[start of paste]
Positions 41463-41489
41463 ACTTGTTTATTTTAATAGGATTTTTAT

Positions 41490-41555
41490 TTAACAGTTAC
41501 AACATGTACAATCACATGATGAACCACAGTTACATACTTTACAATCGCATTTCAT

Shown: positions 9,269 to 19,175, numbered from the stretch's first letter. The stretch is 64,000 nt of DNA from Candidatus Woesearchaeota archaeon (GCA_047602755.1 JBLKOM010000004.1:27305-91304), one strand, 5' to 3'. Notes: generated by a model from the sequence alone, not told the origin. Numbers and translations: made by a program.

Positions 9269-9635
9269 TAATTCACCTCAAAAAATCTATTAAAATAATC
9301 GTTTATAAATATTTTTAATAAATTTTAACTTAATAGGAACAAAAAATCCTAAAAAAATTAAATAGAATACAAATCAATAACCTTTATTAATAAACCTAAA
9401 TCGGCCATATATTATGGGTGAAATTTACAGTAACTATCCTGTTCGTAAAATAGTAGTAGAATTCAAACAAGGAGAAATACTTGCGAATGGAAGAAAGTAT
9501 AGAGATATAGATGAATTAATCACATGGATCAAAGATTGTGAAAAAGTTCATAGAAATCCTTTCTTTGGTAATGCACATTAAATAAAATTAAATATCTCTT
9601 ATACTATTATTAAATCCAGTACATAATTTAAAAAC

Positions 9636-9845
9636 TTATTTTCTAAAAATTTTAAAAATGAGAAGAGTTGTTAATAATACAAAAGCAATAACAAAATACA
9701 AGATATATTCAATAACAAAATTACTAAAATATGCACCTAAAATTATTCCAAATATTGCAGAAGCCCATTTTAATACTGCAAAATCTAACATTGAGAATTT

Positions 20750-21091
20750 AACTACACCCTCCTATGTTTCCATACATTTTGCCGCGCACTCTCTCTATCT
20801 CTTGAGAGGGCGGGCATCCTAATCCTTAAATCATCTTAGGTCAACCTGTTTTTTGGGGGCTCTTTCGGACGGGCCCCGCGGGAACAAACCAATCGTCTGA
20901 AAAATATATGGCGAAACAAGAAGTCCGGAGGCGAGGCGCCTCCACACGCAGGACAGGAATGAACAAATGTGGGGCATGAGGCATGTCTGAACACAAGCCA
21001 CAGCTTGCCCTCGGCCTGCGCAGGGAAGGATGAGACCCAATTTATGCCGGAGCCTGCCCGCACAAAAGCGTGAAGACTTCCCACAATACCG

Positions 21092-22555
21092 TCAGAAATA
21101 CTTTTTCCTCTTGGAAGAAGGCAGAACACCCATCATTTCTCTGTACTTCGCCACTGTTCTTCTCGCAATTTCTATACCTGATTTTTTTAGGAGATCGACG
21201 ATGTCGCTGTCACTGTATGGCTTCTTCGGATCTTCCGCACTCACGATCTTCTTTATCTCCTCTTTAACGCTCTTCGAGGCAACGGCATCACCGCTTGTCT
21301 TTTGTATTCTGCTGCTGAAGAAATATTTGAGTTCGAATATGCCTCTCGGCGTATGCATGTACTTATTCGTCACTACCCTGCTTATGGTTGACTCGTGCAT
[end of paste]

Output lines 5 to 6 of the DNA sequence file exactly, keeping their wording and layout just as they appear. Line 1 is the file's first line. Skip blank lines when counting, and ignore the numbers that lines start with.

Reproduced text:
41501 AACATGTACAATCACATGATGAACCACAGTTACATACTTTACAATCGCATTTCAT

Shown: positions 9,269 to 19,175, numbered from the stretch's first letter. The stretch is 64,000 nt of DNA from Candidatus Woesearchaeota archaeon (GCA_047602755.1 JBLKOM010000004.1:27305-91304), one strand, 5' to 3'. Notes: generated by a model from the sequence alone, not told the origin. Numbers and translations: made by a program.